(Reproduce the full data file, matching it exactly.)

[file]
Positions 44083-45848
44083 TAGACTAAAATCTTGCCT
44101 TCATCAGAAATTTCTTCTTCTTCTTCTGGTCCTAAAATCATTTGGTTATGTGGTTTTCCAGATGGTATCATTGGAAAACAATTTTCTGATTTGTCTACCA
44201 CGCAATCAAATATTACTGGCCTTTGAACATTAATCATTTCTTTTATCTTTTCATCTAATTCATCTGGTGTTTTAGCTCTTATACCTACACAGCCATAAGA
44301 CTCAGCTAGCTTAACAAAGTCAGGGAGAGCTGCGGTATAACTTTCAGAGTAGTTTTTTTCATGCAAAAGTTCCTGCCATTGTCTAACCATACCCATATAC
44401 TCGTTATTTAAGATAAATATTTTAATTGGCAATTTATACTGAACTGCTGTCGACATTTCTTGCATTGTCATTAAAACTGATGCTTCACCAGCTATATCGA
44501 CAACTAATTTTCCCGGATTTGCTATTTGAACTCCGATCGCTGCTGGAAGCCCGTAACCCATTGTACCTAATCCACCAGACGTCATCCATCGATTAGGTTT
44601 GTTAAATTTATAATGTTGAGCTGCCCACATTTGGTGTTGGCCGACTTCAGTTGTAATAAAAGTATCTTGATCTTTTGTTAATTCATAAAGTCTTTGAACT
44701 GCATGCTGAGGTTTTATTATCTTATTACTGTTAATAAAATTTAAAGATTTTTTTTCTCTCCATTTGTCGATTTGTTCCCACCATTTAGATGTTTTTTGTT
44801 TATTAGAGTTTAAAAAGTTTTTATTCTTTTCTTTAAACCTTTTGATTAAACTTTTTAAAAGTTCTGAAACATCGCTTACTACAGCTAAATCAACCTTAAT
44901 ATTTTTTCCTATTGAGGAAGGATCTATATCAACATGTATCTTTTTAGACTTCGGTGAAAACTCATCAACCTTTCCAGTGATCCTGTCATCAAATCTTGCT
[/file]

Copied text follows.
Positions 44083-45848
44083 TAGACTAAAATCTTGCCT
44101 TCATCAGAAATTTCTTCTTCTTCTTCTGGTCCTAAAATCATTTGGTTATGTGGTTTTCCAGATGGTATCATTGGAAAACAATTTTCTGATTTGTCTACCA
44201 CGCAATCAAATATTACTGGCCTTTGAACATTAATCATTTCTTTTATCTTTTCATCTAATTCATCTGGTGTTTTAGCTCTTATACCTACACAGCCATAAGA
44301 CTCAGCTAGCTTAACAAAGTCAGGGAGAGCTGCGGTATAACTTTCAGAGTAGTTTTTTTCATGCAAAAGTTCCTGCCATTGTCTAACCATACCCATATAC
44401 TCGTTATTTAAGATAAATATTTTAATTGGCAATTTATACTGAACTGCTGTCGACATTTCTTGCATTGTCATTAAAACTGATGCTTCACCAGCTATATCGA
44501 CAACTAATTTTCCCGGATTTGCTATTTGAACTCCGATCGCTGCTGGAAGCCCGTAACCCATTGTACCTAATCCACCAGACGTCATCCATCGATTAGGTTT
44601 GTTAAATTTATAATGTTGAGCTGCCCACATTTGGTGTTGGCCGACTTCAGTTGTAATAAAAGTATCTTGATCTTTTGTTAATTCATAAAGTCTTTGAACT
44701 GCATGCTGAGGTTTTATTATCTTATTACTGTTAATAAAATTTAAAGATTTTTTTTCTCTCCATTTGTCGATTTGTTCCCACCATTTAGATGTTTTTTGTT
44801 TATTAGAGTTTAAAAAGTTTTTATTCTTTTCTTTAAACCTTTTGATTAAACTTTTTAAAAGTTCTGAAACATCGCTTACTACAGCTAAATCAACCTTAAT
44901 ATTTTTTCCTATTGAGGAAGGATCTATATCAACATGTATCTTTTTAGACTTCGGTGAAAACTCATCAACCTTTCCAGTGATCCTGTCATCAAATCTTGCT